Brokeback Mountain

1 02 2006
Brokeback Mountain

I remember reading the book almost a year ago, it was short but such a good read. The film had allot to live up to and considering the crap-o-rama that was “The Hulk”, Ang Lee had to really pull this one off.

The film is much like the book, which was very comforting even the “sex” scenes were hardly that, and were done really quite tastefully. Heath Ledgers performance was especially breathtaking, you can totally see that he was 100% committed to this role and Jake’s performance is also top notch. It’s unprecedented that two major mainstream actors play gay characters in a gay love story, this is obviously a reflection of changing times. Yet, has society changed that much? Is it truly more tolerant?

Do you see homosexual couples be they men or women holding hands or kissing in public? Or any other kind of public gesture between two men or women? The short answer for the most part is no. The world just isn’t “ready” for it apparently.

If actors like Jake and Heath continue making such positive portrayals of gay men AND highlight the socio-political issues and problems of “being who you want to be”, then we can see some massive changes within western societies in particular over the course of the next thirty years.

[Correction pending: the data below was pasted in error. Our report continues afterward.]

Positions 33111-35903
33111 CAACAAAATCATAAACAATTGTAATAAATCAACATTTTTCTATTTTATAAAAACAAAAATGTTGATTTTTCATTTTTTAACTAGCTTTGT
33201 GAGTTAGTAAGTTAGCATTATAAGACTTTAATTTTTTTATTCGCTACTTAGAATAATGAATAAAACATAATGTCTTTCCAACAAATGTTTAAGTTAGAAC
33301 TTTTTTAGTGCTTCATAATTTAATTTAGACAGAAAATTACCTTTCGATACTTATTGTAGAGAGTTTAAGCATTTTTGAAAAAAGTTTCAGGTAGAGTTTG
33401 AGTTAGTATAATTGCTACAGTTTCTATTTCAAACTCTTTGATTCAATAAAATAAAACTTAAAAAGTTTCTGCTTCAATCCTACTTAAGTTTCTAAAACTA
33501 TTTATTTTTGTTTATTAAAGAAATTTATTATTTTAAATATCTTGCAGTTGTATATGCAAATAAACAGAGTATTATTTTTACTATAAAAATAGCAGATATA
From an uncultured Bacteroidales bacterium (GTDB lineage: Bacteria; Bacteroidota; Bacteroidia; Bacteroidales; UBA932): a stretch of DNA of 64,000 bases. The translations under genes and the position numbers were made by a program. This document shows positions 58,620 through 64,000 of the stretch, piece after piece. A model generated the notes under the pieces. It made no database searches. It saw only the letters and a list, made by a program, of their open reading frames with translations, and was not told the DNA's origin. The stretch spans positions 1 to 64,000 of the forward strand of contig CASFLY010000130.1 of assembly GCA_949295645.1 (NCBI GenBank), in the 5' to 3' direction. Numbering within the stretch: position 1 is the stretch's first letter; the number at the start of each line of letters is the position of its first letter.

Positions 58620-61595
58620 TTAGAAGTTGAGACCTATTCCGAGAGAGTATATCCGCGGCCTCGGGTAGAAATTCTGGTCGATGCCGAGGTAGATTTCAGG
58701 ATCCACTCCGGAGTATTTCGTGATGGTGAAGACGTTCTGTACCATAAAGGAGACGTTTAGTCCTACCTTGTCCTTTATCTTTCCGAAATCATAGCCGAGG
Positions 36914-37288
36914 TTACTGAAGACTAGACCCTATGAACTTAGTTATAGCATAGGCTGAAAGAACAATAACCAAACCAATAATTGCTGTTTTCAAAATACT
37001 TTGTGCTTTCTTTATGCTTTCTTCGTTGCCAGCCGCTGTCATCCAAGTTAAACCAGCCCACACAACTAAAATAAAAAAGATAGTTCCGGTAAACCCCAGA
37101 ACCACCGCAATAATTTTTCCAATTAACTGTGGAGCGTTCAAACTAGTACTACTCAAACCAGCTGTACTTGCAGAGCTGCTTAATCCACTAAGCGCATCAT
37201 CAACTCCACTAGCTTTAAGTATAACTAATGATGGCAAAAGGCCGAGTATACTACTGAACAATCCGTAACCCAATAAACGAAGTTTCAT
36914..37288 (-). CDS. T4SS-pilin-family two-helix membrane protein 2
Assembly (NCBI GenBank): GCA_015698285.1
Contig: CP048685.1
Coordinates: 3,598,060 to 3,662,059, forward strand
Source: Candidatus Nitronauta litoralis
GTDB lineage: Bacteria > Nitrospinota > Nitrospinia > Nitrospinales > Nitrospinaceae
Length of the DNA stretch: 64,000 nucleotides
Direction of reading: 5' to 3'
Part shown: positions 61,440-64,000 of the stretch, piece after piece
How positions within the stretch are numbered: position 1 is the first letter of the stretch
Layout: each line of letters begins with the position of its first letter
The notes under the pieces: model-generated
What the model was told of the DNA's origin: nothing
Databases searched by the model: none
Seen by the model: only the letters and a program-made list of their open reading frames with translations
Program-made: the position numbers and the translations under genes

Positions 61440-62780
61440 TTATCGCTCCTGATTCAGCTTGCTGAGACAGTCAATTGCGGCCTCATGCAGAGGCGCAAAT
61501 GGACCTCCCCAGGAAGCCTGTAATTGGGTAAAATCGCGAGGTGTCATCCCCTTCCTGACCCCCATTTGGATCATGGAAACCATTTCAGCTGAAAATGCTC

Gay or Bi?

A friend of mine mentioned that the characters of Brokeback Mountain are actually Bi, rather than gay. To which i disagreed. My point was that while they both did marry and have children with women (obviously :-p), their hearts belonged to each other. If given a choice, without any pressure or stigma from the socio-political structure imposed on them, they would have EASILY chosen each other, rather than marry and conform to what society dictates. It’s all about choice, I think.

One could argue that they chose to marry women, but consistently in the film they both are unhappy with their marriages and that Jack’s dream of sharing a ranch with Ennis keeps him going. Hope is the quintessential driving force behind Jack’s feelings toward Ennis, for more than 10 years he hopes that one day Ennis will come around to his way of thinking and go against what society demands. This doesn’t happen.

In the end it’s a bitter-sweet affair, leaving you gut-wrenched wanting them to “do right” and be together, but instead you are left reflecting about how hard and often difficult it is being gay or bi and how that fits in with the ever changing socio-political structure.

the book
^The Book In question

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